In the middle of all the debunking, a late-middle aged woman cited her grandmother's faith. I was certain from the way the poor woman was being discussed that she had long about gone to Glory, but I was happy for that, because I'm certain that in her ears her Granddaughter would have sounded a lot like a heathen, and the younger one, after a good "sharing of stories" would have thought Grandma sounded a lot like a racist, cis-gendered, white male.  Or maybe St Paul.  And then there would probably have been a whooping for telling lies about her Grandmother.  And then the stopped clock: Grandma's faith wasn't a list of doctrines, it was like walking across the universe one step at a time and at the moment you put you foot down there was something invisible holding you up.

At the time in my former delusion I had been on for  5 or so years about how the Biblical word for "Faith" ("pistis") has nothing to do with a list of doctrines. I confess my point had been doctrines don't matter.  Instead it's almost a legal term that has to do with credit (as in good Credit), or assurance that a business partner will do something.  It is the first word of the original language in the the Church's creed.  Essentially, "I put full faith and credit in.."  I think it's interesting, for all that we Orthodox go on about how "legalistic" the west is, it is the Greeks that put business contract language in the statement of the Church's faith.  The Latin parallel is "Fides" as in "Bona Fides" but in the Creed the Latins put "Credo".  This last does in fact mean the same thing as "I believe in Santa Claus" without having any of the contractual content of "pistis".  Like Greek words for love, Latin has several words to use where we only have one word, faith.

In the New Testament, the Greek says it is "pistis" that saves us and the Latin says "fides".  Not "I hold in my thoughts/my heart the idea that Jesus is the Son of God and that he will come again" but rather, "This is how things are, I am 100% certain."  Your pistis, says Jesus, has saved you.  Contrary to my earlier feelings, doctrines do matter: you can't put your full faith and credit in something without knowing what it is.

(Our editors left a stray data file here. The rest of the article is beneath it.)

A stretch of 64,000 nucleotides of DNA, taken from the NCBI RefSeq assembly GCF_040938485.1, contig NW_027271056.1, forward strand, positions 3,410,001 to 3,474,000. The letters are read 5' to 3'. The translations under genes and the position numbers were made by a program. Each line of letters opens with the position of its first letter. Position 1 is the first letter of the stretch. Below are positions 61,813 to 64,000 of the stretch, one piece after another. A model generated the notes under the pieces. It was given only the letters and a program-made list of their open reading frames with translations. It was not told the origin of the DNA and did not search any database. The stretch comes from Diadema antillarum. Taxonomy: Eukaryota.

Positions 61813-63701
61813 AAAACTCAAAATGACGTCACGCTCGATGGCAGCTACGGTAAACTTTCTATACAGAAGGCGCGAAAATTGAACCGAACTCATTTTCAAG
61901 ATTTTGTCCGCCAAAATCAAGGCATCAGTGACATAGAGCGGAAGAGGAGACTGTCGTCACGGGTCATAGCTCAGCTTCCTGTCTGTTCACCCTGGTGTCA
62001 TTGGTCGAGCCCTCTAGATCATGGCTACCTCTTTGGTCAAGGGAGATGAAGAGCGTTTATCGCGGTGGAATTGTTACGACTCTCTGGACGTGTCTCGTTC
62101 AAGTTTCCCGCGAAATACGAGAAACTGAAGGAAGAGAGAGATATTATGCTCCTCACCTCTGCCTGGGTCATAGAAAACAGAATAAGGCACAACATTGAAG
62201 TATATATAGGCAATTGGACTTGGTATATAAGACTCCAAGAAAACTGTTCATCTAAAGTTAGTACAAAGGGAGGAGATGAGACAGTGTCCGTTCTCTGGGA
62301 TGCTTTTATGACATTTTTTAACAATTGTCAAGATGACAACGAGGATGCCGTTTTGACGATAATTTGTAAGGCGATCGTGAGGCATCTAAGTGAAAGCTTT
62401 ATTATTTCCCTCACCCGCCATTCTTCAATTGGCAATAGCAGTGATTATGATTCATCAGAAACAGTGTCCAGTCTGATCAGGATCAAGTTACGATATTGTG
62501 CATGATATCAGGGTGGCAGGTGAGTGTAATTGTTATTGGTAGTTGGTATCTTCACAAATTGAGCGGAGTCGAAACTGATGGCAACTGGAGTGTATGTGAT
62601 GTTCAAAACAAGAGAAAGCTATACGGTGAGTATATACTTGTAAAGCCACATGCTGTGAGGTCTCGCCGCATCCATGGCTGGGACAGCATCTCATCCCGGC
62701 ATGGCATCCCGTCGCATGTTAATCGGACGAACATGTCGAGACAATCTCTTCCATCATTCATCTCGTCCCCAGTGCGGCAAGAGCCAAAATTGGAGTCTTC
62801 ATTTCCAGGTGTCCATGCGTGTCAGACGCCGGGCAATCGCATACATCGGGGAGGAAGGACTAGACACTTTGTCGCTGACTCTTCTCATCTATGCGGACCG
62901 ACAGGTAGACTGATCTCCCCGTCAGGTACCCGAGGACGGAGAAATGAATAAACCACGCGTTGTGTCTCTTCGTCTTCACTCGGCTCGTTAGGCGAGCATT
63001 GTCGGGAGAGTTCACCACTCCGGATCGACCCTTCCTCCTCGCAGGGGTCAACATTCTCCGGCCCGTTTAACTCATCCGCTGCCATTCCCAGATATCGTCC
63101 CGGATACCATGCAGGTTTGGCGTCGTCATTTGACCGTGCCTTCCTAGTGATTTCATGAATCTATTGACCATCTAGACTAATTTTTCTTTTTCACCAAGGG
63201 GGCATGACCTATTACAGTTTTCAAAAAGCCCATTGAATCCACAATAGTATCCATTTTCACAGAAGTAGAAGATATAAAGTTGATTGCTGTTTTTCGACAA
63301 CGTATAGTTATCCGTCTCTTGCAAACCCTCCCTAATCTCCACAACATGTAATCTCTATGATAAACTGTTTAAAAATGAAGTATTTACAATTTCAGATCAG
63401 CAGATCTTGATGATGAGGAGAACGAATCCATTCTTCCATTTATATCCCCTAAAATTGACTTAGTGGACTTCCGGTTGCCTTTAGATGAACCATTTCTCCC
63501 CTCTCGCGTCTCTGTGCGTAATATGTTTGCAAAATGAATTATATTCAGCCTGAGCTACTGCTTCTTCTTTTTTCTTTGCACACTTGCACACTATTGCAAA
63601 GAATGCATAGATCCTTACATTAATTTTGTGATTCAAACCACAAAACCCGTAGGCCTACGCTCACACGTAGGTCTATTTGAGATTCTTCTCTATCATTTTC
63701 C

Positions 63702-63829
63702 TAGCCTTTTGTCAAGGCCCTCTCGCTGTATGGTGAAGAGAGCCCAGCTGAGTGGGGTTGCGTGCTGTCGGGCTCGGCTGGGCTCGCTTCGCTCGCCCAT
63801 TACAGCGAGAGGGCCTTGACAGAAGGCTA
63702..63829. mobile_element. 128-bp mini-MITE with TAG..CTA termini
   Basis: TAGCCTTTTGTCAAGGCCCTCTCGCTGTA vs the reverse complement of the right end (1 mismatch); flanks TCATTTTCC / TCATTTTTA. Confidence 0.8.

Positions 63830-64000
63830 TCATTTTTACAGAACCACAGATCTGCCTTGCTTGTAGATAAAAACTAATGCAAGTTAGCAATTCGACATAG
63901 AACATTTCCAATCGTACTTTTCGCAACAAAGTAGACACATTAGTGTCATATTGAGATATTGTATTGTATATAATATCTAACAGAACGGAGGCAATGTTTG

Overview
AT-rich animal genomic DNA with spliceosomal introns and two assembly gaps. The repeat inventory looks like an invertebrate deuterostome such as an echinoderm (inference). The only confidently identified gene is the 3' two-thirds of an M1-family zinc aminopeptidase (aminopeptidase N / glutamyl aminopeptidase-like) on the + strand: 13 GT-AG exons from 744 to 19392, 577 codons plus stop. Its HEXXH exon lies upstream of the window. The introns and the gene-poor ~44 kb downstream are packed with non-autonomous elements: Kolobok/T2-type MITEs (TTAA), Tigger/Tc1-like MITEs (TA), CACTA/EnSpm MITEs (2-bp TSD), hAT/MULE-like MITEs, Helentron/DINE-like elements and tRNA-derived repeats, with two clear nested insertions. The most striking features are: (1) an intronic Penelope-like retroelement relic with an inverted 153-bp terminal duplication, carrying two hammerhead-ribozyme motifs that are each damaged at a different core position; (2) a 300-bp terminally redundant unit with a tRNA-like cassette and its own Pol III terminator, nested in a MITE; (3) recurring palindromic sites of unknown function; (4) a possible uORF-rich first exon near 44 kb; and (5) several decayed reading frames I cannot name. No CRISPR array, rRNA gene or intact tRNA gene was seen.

This is where the stopped clock comes back in: walking across the universe one step at a time and at the moment you put you foot down there was something invisible holding you up.  Faith, the pleroma of pistis, the fullness of fides, is acting as if your personal emic construct is the same as the etic reality.  In Byzantine Rite Matins we discuss this.  The Orthodox faith asserts that God is unknowable in his essence and that "God is the Lord and has revealed himself to us". We insist that the Eternal and Unknowable One who is beyond all our categories (the Perfectly Etic One, if you will) has  made known to us himself.  We insist that our theology is not a word painting about God, but a direct revelation from God - he says he is the Way, the Truth, and the Life. The one Etic Reality has manifested to us the true Emic reality.  Far from being beyond words, God has spoken his living Word directly into our world in the Incarnation - and continues to speak that Word into our lives today in the Eucharist.

Faith is not a list of doctrines, but rather taking the next step in your life as if the doctrines, the reality you've been show in in the doctrines of the Church is reality, itself: not merely one interpretation of reality, or "my understanding" of it, but reality itself. Fides, pistis without works is dead: in fact, it is the same thing.  Sitting in the corner reciting doctrines (even the true ones) makes you an Armchair Christian.  If you're not running the course set before us, you are not living the faith.

You're dead.

By way of a postscript: I know that some of my friends, Christian or not, will be surprised or perhaps even annoyed that I use the works of Robert Anton Wilson in this manner.  Any Truth is Truth. The Early Christians take no offense at this: St Justin Martyr, in Chapter 46 of his 1st Apology, says:
We have been taught that Christ is the first-born of God, and we have declared above that He is the Word of whom every race of men were partakers; and those who lived reasonably are Christians, even though they have been thought atheists; as, among the Greeks, Socrates and Heraclitus, and men like them; and among the barbarians, Abraham, and Ananias, and Azarias, and Misael, and Elias, and many others...